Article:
I F there is any life that is happier than the life we led on our timber ranch for the next two or three weeks, it must be a sort of life which I have not read of in books or experienced in person. We did not see a human being but ourselves during the time, or hear any sounds but those that were made by the wind and the waves, the sighing of the pines, and now and then the far-off thunder of an avalanche. The forest about us was dense and cool, the sky above us was cloudless and brilliant with sunshine, the broad lake before us was glassy and clear, or rippled and breezy, or black and storm-tossed, according to. Nature's mood; and its circling border of mountain domes, clothed with forests, scarred with landslides, cloven by cañd valleys, and helmeted with glittering snow, fitly framed and finished the noble picture. The view was always fascinating, bewitching, entrancing. The eye was never tired of gazing, night or day, in calm or storm; it suffered but one grief, and that was that it could not look always, but must close sometimes in sleep.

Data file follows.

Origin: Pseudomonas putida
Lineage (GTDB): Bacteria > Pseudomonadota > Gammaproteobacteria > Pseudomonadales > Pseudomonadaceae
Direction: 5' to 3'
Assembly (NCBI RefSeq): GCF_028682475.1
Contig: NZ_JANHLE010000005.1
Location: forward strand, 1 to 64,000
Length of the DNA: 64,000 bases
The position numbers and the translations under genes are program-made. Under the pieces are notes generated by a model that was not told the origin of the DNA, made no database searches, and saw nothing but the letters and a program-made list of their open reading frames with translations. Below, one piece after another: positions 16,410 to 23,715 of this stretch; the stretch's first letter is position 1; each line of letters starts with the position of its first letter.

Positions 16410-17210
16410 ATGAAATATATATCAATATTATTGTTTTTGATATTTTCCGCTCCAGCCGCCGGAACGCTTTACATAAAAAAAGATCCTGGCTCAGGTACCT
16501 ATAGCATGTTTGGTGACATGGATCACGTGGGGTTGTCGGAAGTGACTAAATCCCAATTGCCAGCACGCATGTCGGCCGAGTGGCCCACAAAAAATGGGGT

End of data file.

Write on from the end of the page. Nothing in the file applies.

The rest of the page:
We slept in the sand close to the water's edge, between two protecting boulders, which took care of the stormy night winds for us. We never took any paregoric to make us sleep. At the first break of